Podcast host Joe Rogan


Don’t fall for Joe Rogan’s latest Instagram post

The screenshot shared by Rogan is from a fake news website known as 'News Punch.'


Mikael Thalen


Posted on Jan 31, 2023   Updated on Feb 1, 2023, 7:52 am CST

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Podcaster Joe Rogan shared a screenshot of a news article to his Instagram account that insinuated scientists were blaming eggs for blood clots that had actually been caused by the COVID vaccine. But the article is fake.

In a post to his more than 16.2 million followers on Wednesday, Rogan highlighted an article with the headline, “Scientists Warn Eggs Are Causing Thousands of People to ‘Suddenly’ Form Blood Clots.”

“This is either black belt level trolling, or the AI has gone sentient and it’s starting to fuck with us,” Rogan said.

Users quickly flooded the comments with anti-vaccine remarks, arguing that they had been vindicated for warning that the vaccines were dangerous.

“People are suddenly forming blood clots since the vaccine for covid-19 and now they need something to blame…” one user wrote.

Others pointed the finger at the pharmaceutical company Pfizer and quipped about the “new MRNA eggs.”

The screenshot shared by Rogan, however, is from a fake news website known as “News Punch.” An analysis by BuzzFeed News found that News Punch was the second-largest source of viral fake stories on Facebook in 2017.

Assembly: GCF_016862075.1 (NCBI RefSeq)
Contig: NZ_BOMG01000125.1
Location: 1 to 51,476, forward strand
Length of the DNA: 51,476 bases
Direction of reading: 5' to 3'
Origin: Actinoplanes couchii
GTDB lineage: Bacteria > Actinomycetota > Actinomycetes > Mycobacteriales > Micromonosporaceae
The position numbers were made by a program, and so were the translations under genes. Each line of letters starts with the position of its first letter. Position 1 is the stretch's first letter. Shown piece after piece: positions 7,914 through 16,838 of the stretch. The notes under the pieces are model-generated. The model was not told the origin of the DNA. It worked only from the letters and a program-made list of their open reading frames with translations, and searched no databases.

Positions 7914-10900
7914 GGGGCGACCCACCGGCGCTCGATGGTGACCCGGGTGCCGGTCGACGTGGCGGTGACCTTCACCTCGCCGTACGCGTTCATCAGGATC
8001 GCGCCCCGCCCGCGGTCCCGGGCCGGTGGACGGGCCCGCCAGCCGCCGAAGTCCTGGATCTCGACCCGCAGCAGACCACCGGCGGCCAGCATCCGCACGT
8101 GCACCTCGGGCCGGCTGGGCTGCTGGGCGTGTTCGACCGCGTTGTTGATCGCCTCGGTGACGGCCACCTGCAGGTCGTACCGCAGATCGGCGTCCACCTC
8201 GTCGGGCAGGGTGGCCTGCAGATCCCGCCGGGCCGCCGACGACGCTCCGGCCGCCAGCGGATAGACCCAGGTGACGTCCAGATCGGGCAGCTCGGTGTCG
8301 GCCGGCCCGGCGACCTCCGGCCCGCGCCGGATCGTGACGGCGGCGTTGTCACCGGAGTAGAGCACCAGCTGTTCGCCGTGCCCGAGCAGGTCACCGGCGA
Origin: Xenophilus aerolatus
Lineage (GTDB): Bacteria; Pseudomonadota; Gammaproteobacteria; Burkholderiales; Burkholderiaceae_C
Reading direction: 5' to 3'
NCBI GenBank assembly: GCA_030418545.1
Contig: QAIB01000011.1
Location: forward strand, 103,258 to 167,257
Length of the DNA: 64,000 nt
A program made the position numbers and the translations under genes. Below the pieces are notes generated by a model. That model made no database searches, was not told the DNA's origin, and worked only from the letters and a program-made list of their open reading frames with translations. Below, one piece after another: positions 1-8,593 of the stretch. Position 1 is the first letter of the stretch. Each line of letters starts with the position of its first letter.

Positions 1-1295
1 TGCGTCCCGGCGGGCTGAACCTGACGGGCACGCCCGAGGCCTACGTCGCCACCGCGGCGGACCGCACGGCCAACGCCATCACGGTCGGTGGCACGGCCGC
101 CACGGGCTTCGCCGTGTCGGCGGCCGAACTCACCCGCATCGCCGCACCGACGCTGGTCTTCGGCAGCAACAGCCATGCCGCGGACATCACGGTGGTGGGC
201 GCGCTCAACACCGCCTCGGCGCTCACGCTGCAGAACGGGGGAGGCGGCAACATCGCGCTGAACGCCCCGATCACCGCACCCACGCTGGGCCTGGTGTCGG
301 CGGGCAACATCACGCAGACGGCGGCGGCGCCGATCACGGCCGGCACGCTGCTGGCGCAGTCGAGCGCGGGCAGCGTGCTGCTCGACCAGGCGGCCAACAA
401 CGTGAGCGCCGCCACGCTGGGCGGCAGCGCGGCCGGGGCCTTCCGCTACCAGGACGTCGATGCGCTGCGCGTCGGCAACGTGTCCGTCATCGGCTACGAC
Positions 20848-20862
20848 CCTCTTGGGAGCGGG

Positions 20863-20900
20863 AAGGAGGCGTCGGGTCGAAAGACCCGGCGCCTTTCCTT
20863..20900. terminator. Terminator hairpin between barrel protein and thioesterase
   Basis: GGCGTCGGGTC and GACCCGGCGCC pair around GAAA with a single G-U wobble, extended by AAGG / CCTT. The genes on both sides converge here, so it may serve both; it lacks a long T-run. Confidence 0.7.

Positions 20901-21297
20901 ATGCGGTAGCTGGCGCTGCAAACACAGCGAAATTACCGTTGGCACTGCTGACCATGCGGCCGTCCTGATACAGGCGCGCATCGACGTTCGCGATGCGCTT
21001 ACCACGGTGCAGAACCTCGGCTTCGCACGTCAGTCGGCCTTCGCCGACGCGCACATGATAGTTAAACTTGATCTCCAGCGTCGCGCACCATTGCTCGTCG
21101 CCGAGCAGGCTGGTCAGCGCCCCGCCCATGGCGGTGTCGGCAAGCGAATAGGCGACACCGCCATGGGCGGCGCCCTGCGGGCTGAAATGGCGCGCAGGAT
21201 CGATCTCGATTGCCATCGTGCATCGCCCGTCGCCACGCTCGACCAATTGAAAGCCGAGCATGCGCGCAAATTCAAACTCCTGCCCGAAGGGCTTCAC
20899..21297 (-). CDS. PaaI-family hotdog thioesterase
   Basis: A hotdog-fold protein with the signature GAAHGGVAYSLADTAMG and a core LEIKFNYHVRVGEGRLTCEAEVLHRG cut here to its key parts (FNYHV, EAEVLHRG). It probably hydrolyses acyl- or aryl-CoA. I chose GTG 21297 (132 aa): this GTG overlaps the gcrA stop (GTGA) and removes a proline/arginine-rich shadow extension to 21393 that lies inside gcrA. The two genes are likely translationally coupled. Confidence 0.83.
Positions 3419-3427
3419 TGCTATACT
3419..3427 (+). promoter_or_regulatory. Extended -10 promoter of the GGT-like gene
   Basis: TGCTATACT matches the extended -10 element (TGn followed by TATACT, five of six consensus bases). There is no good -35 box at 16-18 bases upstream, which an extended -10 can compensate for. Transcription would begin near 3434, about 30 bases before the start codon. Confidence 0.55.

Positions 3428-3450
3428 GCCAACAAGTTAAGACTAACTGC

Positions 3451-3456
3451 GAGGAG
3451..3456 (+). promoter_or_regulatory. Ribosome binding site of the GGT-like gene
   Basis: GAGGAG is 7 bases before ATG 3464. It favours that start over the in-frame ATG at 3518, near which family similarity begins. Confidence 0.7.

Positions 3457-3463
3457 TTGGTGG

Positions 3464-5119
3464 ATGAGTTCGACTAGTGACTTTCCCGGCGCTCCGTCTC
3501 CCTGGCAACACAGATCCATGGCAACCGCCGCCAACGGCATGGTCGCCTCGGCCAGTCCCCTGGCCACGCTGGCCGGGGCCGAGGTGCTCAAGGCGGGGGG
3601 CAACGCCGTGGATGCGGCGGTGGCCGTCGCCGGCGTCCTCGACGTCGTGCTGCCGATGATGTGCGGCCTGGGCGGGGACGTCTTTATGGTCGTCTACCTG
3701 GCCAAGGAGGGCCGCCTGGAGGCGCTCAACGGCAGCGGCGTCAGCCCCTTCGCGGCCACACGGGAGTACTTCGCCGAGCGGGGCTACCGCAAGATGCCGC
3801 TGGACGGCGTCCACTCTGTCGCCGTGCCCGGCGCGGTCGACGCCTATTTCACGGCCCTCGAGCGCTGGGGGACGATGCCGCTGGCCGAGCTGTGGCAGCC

Fabricated articles from News Punch are successful given that they often combine some truthful information with falsehoods that supports readers’ biases. Studies have in fact attempted to link eggs to blood clots before. One such study was reported on by CBS News in 2017, long before COVID or the vaccine had surfaced.

Yet even with such claims, which have also been refuted by other studies, at no point has any scientist claimed that thousands of people are dropping dead “suddenly” due to eggs.

Nevertheless, the false claims made in the article have now become gospel among anti-vaccine conspiracy theorists. Screenshots of the article are also going viral on TikTok, Twitter, Facebook, and other social media platforms.

Despite simple research proving that the article is false, conservatives appear to be blissfully unaware.

Why it matters

The emergence of yet another false claim regarding COVID vaccines is concerning given how many high-profile figures are spreading it, especially Joe Rogan given his massive audience.

The virality of the fake article also once again highlights how people are even less likely to fact check a claim so long as it conforms to their preconceived notions.

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*First Published: Jan 31, 2023, 6:00 am CST